Design is communication. A medium to convey thoughts, ideas and narratives that hopes to engage with an emotive response from the user. I feel one of the greatest opportunities that exists through architecture is the possibility to interact at both the scale of the individual and community.
During my study of informal settlements as part of the RIBA Norman Foster Travelling Scholarship, I travelled and learned from ‘slum’ communities across China, India, Brazil and Ethiopia. Within such settlements the intricate social networks integral to the survival of communities are revealed. The spontaneous interaction between residents reflects itself in the built environment. Individuals actively engage with one another to slowly affect change within the urban fabric. Social networks exist as tangible physical expressions.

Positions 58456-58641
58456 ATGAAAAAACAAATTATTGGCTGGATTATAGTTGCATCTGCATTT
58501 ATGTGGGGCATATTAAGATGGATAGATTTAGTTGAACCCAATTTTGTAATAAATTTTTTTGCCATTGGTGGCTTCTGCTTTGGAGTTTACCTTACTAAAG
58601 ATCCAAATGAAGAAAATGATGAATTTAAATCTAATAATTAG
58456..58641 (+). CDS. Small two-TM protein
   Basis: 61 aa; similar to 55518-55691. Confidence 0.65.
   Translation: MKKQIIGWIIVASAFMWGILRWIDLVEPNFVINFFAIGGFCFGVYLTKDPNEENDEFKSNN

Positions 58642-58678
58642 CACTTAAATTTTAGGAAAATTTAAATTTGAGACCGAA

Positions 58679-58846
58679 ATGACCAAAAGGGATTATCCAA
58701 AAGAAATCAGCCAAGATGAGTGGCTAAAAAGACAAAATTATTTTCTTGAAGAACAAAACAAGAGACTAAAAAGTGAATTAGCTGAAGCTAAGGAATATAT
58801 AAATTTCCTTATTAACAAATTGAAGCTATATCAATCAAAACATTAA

Although construction methods used are rudimentary, structures remain responsive, evolving with changing circumstances of the community. In terms of architecture reflecting cultural identity, this collective engagement within the built environment is extremely powerful. Architectural interventions are woven within an existing urban fabric to allow for flexibility of use over time. What is impressed upon me is the ability architecture has to actively engage with both the physical and social needs of those within the community.
(See www.weavingtheurbanfabric.com for more)